Senator’s House

Located in the small town of Adamsville, Alabama, this Colonial-style home sits back off the road on a hill, and for years included quite a bit of acreage. However, once it became bank-owned, it was divided and sold off in parcels, and the house was left abandoned. This is the former family home of Robert “Bob” L. Ellis, a former state legislator. Bob Ellis was born in 1922 in Ensley and graduated from Minor High School. He attended both the University of Alabama and Auburn University. Ellis served in the U.S. Army Corps during World War II and worked as a mechanical engineer for 32 years with the Southern Natural Gas Company. He married Mary F. Thomas in 1942, and the couple later had three children.

In 1960, Bob Ellis was elected to the Jefferson County Board of Education. He served in the House of Representatives from 1966 to 1974 and in the Alabama Senate from 1974 to 1978. In 1993, Ellis was elected as a Jefferson County representative to Alabama’s first Silver-Haired Legislature, an elected group of senior citizens who pass resolutions that are presented to the Alabama Legislature for consideration. Bob Ellis passed away in 2006 from complications of Parkinson’s disease. The property sold in March 2022 and is currently undergoing renovation.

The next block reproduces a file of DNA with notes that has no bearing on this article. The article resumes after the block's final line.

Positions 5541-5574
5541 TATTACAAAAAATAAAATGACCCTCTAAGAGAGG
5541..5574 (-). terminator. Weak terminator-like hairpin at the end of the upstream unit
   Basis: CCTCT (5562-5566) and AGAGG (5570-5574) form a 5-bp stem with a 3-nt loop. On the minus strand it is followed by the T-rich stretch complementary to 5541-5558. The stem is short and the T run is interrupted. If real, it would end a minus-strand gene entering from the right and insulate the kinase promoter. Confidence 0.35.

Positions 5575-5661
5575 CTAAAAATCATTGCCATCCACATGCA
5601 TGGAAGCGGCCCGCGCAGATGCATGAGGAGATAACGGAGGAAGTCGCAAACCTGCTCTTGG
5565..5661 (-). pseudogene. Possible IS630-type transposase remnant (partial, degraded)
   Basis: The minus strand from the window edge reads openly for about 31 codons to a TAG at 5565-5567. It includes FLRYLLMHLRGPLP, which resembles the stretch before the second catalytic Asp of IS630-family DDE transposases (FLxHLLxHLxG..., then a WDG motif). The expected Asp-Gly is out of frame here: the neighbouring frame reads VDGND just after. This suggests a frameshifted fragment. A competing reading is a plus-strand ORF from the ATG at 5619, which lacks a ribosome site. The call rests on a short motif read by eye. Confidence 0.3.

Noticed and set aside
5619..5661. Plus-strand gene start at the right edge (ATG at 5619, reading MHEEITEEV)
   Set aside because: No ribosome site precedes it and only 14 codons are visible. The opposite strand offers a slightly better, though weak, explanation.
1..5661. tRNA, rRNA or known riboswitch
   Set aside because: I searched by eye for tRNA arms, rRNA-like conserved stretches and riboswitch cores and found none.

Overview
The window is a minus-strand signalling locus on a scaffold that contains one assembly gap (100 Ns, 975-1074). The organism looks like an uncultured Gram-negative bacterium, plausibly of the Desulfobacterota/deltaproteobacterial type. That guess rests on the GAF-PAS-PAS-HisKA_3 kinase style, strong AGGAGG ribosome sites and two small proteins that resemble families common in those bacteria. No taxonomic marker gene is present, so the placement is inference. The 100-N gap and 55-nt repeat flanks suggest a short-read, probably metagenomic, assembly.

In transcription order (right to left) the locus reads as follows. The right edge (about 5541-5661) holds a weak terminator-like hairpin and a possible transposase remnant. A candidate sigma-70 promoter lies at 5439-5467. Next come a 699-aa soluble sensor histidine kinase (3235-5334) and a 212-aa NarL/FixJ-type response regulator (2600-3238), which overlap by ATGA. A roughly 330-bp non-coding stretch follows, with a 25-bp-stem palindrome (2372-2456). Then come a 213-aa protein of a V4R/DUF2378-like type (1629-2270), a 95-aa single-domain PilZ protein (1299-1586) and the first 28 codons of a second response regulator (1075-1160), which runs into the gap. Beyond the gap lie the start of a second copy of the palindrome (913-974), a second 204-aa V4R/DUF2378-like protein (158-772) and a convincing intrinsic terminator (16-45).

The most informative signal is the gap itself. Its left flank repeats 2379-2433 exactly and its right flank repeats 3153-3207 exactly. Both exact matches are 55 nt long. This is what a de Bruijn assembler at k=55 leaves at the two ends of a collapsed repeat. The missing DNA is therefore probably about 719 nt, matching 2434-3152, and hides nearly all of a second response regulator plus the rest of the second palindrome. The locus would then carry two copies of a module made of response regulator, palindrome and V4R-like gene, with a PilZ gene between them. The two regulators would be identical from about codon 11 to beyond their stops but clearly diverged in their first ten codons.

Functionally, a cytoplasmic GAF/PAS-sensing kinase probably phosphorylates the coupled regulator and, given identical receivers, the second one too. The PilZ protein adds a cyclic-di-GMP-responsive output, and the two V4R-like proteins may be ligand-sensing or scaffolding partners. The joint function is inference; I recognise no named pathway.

Se

Se

Senator's House
Senator's House
Senator's House
Senator'
52108571372_618ced156f_k
Senator's House
Se
52109596241_25da55e1e9_k
Se
52108571842_6931fa373e_k
52109629643_7031515df9_k
52110104225_8a38dc3be2_k
52108572172_682b6e6197_k
52110104320_1f9c1cc5b5_k
52109596646_8ca80d2114_k
52109630373_0b97599499_k

Sen

52109841419_188b6d4861_k

52126564783_cd9ebff9f0_k

Thanks for reading. Please share the blog with your friends. I appreciate the support.

You can find me on Facebook, Instagram, Twitter, and TikTok. For more abandoned places from across Alabama, check out my books Abandoned Birmingham and Abandoned Alabama: Exploring the Heart of Dixie.

4 comments

    1. Agreed. Unless (and even if) it experienced a MAJOR renovation in the late 60s, there are too many fundamental design elements to suggest it was built before that decade—the choices in tiles, fixtures, electronics, cabinet construction, window materials/mullions, HVAC registers, ceiling heights, roof pitch, fireplace design… I could be wrong, but the “bones” favor mid-60s.

      Like

Leave a Reply to Abandoned Southeast Cancel reply

Fill in your details below or click an icon to log in:

WordPress.com Logo

You are commenting using your WordPress.com account. Log Out /  Change )

Twitter picture

You are commenting using your Twitter account. Log Out /  Change )

Facebook photo

You are commenting using your Facebook account. Log Out /  Change )

Connecting to %s

%d bloggers like this: